Romania – Transylvania, wild mountains and unspoiled villagesTravel
After our contradictory encounters with the various Romanian Roma and the visit of such unbelievably different cities as the modern, hip Cluj-Napoca and the crazy, post-communist Hunedoara, we once again moved into the mountains. If you missed the first part of Transylvania’s history, you should definitely have a look at it here …
And the matching photo-gallery here….
Coming from Hunedoara we took off in the direction of the southern Carpathian Mountains. We were planning to drive the DN67C, better known as Transalpina, the King’s Road, one of the most beautiful mountain passes in Eastern Europe. We were not able to find out in advance whether it was already passable or still closed, but several people had told us that the road is usually open from the beginning of June and we had the 3rd of June. From Petrosani the road becomes increasingly adventurous. Narrow hairpin bends, the road’s edges partly broken away. The asphalt takes turns with gravel or dirt road more and more. The area is wild and abandoned, you only rarely see houses. Shortly after Petrosani a VW bus with a German license plate passes us on the oncoming road and gesturing wildly with his hands… Half an hour later we understand what he probably wanted to signal: that the Transalpina is still closed…until the 10th of June…What a pity!! A group of Italian motorcyclists stands at the barricade, looking as sad as we do!! If you do not want to take the same road back you have to keep on the road, a further adventurous but also beautiful ride past Lacul Vidra via Voineasa to Brezoi. You will pass through a secluded area, even for Romanian circumstances and even the settlements that begin to appear further on seem to lie back many decades behind the current times.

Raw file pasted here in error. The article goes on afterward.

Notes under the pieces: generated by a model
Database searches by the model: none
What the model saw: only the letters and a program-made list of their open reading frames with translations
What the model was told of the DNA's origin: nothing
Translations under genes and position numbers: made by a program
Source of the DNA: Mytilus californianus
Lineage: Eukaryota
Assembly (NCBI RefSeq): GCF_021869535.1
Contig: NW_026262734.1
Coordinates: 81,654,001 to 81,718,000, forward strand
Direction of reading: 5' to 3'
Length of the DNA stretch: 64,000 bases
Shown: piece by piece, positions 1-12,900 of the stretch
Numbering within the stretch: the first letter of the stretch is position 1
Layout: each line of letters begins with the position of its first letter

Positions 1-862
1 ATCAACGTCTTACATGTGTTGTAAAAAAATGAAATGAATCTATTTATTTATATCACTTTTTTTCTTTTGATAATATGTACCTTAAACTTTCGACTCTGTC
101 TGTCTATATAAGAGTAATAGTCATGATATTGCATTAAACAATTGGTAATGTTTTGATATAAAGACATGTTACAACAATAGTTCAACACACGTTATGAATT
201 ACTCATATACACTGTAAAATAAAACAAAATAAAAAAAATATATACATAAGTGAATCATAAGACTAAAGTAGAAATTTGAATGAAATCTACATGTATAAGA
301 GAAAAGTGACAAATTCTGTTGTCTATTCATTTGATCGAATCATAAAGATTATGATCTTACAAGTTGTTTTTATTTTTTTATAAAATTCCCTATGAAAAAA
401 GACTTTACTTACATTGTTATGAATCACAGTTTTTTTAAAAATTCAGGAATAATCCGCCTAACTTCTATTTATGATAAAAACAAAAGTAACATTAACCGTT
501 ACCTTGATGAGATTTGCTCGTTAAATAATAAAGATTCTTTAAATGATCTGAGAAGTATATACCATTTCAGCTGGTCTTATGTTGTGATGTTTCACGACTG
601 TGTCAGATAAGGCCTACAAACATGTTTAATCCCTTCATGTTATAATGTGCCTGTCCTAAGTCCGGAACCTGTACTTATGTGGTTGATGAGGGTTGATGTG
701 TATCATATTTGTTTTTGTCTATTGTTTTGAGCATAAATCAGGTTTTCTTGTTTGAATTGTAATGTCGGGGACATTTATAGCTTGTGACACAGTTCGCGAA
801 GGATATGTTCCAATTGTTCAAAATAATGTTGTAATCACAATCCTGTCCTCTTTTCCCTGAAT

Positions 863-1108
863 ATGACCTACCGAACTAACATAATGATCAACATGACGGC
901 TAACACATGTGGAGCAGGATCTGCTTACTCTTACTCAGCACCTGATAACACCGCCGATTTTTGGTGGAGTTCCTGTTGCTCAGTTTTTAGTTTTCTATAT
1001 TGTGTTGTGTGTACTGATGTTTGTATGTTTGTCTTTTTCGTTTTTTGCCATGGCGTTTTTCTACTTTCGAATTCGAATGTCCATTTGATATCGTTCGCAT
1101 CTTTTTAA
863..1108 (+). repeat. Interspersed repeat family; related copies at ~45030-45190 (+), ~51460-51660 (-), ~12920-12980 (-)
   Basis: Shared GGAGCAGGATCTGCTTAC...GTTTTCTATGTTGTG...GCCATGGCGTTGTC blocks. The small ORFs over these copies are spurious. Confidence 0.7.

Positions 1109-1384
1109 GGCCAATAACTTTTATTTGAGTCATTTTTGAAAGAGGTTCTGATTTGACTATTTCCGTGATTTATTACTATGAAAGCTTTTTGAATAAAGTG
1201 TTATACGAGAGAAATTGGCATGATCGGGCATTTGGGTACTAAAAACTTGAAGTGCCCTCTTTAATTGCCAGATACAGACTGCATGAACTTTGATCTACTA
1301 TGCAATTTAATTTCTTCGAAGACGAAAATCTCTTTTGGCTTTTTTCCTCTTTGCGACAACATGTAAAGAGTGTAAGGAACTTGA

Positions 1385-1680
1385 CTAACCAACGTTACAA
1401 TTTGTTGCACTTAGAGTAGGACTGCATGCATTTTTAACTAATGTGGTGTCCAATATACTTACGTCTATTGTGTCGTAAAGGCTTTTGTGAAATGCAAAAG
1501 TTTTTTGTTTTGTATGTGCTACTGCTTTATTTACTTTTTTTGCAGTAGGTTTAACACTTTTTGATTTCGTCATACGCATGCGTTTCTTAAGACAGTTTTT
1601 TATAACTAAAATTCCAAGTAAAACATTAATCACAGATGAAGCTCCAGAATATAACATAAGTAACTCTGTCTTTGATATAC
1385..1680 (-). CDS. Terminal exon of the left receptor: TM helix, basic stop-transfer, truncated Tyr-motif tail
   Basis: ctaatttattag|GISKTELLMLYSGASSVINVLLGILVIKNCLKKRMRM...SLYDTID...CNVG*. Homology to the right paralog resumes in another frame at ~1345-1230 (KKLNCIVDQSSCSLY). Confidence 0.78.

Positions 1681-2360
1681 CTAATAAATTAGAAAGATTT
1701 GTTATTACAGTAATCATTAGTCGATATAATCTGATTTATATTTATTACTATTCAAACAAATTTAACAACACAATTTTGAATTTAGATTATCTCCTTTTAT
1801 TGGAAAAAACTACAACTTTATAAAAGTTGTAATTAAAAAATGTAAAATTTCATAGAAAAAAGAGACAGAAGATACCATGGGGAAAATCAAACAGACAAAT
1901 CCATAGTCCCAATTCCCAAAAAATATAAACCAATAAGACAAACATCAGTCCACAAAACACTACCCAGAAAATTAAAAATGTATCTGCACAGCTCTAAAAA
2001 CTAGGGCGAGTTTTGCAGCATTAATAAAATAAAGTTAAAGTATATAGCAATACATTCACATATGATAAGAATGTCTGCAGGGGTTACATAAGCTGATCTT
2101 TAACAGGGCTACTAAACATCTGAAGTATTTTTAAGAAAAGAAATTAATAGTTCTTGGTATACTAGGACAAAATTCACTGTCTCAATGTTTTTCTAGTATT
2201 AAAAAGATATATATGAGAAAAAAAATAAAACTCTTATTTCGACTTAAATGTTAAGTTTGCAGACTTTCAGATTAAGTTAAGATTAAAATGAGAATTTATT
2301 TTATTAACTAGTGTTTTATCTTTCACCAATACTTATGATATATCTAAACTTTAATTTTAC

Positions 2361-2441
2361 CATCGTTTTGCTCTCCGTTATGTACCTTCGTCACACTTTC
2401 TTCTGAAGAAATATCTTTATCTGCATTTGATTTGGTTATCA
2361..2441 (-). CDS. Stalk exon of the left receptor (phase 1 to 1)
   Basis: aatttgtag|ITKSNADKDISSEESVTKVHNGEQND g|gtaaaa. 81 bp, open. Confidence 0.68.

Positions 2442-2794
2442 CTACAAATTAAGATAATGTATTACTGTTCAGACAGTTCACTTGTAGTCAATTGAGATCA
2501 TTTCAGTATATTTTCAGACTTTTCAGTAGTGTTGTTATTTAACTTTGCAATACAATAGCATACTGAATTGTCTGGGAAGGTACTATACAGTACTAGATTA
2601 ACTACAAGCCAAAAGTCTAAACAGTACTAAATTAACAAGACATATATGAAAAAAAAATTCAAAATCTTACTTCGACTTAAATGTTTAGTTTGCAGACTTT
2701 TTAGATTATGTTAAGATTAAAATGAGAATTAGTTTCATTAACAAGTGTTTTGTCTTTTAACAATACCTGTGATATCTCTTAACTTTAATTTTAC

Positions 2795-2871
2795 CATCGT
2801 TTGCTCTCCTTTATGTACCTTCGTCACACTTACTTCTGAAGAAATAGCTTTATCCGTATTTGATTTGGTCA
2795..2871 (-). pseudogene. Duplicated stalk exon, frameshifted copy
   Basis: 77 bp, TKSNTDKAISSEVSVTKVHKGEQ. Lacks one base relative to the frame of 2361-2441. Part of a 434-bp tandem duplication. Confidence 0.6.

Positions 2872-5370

In search of a space for the night, we turn into a gravel road and suddenly end up in the middle of a gypsy barrack settlement. Small children, wearing grotesquely looking, adult clothes, held together by strings and streaked with mud. We realize that there’s no way through the settlement and try to turn, as 2 not friendly looking and wildly gesticulating young guys in leather jackets approach us and show us clearly that we should clear off immediately! And once again the hard reality hits us like a stone and the feelings fluctuate between gratitude for all that we have and the question whether there will be at some time a world in which no child has to grow up under such conditions and whether one even has a possibility to change something?
As we leave the long valley we cross the river Alt and on the other side of the river once again high, steep mountains await us, the Cozia National Park. One of the most secluded and wildest parks in the country with a very lively population of deer, bears, wolves, etc. Along the river we find several picnic areas and an asphalted section right on the river, like made for us, where we can stop and assimilate to the exciting events of the last two days!
On the next section to the North we reach an area that can be called the Heart of Transylvania, the former stronghold of the Transylvanian Saxons, a region that spreads, like a triangle between Sibiu / Hermannstadt in the West, Sighişoara / Schäßburg in the North and Braşov / Kronstadt in the East and catapults us once again out of the 21st century! Some interesting facts about the history of the Saxons and the Romanians can be found here!